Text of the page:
Fast on the heals of the Arizona legislature’s attempt to pull support from in-state solar power generation, Colorado’s legislature passed a bill yesterday to boost dramatically the amount of electricity produced by renewable sources in their state.
The Arizona bill would have ended a state program requiring utilities to generate 15% of electrical power from renewable sources (such as solar and wind) by the year 2025. (The program is called the Renewable Energy Standard, or RES.) The bill was withdrawn, at least temporarily, following an outcry by the public, businesses and even the state’s largest utility.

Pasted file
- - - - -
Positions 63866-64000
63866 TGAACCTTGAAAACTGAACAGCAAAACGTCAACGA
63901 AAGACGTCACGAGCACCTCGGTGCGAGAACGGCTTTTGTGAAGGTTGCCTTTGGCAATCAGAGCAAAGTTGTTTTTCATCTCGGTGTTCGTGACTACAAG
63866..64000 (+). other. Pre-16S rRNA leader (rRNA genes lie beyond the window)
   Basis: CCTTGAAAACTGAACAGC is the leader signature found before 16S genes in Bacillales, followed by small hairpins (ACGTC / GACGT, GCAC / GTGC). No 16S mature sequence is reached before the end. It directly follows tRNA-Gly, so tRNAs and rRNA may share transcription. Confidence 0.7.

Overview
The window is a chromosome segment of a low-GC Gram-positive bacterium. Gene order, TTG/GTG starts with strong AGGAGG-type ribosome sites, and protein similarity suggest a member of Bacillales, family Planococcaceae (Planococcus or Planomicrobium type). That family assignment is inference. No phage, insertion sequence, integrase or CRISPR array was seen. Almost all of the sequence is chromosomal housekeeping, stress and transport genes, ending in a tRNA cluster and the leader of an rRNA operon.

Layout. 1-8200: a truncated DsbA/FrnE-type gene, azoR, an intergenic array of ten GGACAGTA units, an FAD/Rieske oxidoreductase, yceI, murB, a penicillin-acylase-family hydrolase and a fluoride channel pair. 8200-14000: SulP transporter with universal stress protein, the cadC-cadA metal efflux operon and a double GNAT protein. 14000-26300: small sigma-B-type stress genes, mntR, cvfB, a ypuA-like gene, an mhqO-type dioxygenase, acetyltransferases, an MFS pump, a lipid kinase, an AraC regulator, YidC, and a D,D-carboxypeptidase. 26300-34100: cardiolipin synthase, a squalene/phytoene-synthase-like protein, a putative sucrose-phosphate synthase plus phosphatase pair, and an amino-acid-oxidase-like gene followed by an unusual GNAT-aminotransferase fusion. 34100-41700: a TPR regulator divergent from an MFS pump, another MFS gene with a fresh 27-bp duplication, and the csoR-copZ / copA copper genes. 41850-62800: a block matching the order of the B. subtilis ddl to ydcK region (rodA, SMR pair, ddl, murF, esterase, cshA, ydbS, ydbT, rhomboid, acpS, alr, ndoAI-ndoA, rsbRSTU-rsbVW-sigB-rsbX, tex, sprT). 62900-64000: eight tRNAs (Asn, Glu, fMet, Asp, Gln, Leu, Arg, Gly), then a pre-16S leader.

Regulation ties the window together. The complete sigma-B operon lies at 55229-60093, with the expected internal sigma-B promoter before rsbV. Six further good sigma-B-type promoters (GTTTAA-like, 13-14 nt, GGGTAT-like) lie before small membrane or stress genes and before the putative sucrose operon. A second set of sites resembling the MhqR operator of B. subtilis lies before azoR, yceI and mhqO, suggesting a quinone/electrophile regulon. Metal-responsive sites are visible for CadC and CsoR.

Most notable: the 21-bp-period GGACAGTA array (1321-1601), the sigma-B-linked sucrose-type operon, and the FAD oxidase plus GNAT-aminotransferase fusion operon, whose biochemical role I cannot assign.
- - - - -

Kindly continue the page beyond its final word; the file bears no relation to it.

Colorado Sees Daylight
Meanwhile, back at the Colorado legislature, House Bill 10-1001 was winding its way through committee hearings. On Monday, both houses of the Colorado legislature had passed the bill creating a RES of 30% of electrical power by 2020. (Or, twice as much renewable power as Arizona, five years sooner.)
In the highly competitive field of green jobs and technology, last month Arizona clearly fumbled the ball. The real damage is becoming apparent this month, as Colorado recovered the fumble and now heads down the field.